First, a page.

Eric L. “brkitup”

Project Category:
Bookshelf Speakers

Project Level:

Project Time:
8-20 Hours

Project Cost:
$100 – $500

Project Description:
Simplicity is a two-way bookshelf loudspeaker system using Dynavox and Dayton drivers, and knock-down flat-pack speaker cabinets.

Design Goals:
The goal of this project was to make a high-performance bookshelf speaker that could handle decent power, was simple in design and construction, and would provide exceptional sound quality for the money.

Driver Selection:
I’ve always wanted to use a Dynavox driver, so when the new series was introduced, I knew it was time to pull the trigger. I ended up choosing the Dynavox LW6004HR-N (295-626) 6.5″ woofer for its fairly smooth response and roll-off characteristics, and also because it’s gorgeous to look at. For the tweeter I chose the Dayton ND28F-6 (275-040), which is a proven performer and a great value.

Enclosure Design:
The enclosure is the .56 cu. ft. Denovo flat-pack speaker cabinet. These are CNC-cut, which makes construction quite simple. The Dynavox woofers are fairly high-Q units, and therefore work well in moderately-sized sealed enclosures. Calculations revealed the woofers would have an F3 of 66Hz, which is quite good for a sealed alignment.

Enclosure Assembly:
Enclosure assembly was a simple affair. I used a combination of wood glue, brads, and clamps during construction. Because the enclosure panels were pre-cut, a lot of time was saved in the assembly and construction process.

Crossover Design:
I enjoy using drivers with smooth roll-off characteristics in their frequency response, because it greatly simplifies crossover design. Because both the Dynavox woofer and Dayton tweeter were so well-behaved in this regard, I was able to use a simple 2nd-order Linkwitz-Riley alignment, and achieve excellent results. The woofer already has a slight downward-sloping response that was increased by using a slightly higher than required inductor on the woofer. This caused the response to slope downward slightly more, which is useful for correcting what’s known as “baffle-step”, and allows the speaker to produce more even frequency response when placed in a room. The crossover point I chose was 3 kHz, which places very little stress on the tweeter, and also works well for the Dynavox woofer.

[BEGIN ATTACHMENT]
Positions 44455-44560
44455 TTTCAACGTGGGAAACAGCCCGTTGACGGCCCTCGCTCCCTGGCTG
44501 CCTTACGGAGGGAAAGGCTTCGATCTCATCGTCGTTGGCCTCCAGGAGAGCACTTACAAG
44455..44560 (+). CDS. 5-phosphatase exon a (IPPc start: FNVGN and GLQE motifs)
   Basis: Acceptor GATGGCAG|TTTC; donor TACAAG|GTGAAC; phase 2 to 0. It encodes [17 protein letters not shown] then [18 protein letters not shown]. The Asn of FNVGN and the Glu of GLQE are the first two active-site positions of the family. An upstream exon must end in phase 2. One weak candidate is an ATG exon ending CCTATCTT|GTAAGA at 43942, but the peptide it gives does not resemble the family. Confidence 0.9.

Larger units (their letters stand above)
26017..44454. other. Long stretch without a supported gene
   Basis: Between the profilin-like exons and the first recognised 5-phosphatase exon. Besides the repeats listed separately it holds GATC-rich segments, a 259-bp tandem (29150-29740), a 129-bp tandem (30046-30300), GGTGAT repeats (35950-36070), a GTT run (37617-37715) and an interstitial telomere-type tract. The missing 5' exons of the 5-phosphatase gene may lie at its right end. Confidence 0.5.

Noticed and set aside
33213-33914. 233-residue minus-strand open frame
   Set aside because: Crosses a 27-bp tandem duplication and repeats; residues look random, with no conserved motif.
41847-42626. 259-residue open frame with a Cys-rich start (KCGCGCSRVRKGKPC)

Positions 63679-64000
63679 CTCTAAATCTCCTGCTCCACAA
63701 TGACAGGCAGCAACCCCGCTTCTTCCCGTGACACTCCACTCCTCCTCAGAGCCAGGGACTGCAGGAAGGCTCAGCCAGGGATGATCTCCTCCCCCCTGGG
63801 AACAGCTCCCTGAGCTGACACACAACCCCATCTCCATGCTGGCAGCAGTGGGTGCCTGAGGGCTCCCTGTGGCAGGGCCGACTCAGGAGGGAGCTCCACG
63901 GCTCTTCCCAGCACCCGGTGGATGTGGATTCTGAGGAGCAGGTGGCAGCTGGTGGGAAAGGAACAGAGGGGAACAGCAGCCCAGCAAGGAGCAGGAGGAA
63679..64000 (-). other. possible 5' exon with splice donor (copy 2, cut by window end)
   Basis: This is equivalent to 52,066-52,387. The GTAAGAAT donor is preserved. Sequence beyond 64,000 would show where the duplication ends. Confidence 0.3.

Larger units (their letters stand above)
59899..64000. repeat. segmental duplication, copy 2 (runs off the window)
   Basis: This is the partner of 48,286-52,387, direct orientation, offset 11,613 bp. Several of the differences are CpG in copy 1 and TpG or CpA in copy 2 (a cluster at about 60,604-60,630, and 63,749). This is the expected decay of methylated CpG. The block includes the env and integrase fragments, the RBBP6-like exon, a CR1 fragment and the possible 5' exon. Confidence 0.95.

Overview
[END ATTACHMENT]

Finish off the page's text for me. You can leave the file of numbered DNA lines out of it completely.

Tips & Tricks:
I used a textured spray paint for the finish, but veneer would work also. To protect the tweeter I used the Visaton speaker grill (292-526) that was designed for 2.5″ speakers. It works perfectly for covering the tweeter, especially if you choose not to flush-mount. It is recommended that you use some sort of “fill” in the enclosure to minimize standing waves. I recommend using egg-crate style foam.

This project exceeded my expectations. I wanted to create an economical bookshelf speaker that sounded good with a wide range of music. What I ended up with is the best speaker I’ve built thus far.

About the Designer:
I am a stay-at-home foster father, and have been building speakers for twenty years. I am also the sound engineer for The Foundation Church in Norwalk, Ohio.

Project Parts List:

Dayton Audio ND28F-6 1-1/8″ Soft Dome Neodymium Tweeter
Dynavox LW6004HR-N 6-1/2″ Honeycomb Cone Woofer
Denovo Audio Knock-Down MDF 0.56 cu. ft. Bookshelf Speaker Cabinet
Dayton Audio PMPC-3.3 3.3uF 250V Precision Audio Capacitor
Dayton Audio DMPC-4.3 4.3uF 250V Polypropylene Capacitor
Jantzen Audio 0.65mH 18 AWG Air Core Inductor Crossover Coil
ERSE 1.0mH 18 AWG I Core Inductor Crossover Coil
Visaton Grill for FRS8 Series and 2-1/2″ Speakers
Parts Express Bi-Amp Speaker Terminal Cup Gold Banana Binding Post
Dayton Audio DNR-2.0 2 Ohm 10W Precision Audio Grade Resistor
Dayton Audio DNR-10 10 Ohm 10W Precision Audio Grade Resistor


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  1. 2
    Mike in Michgan

    I’d like to give your design a try, but I’m having a hard time interpreting the XO. I’m not familiar enough with passive filter networks to reverse engineer the picture. If you could post a diagram, I’d be grateful!

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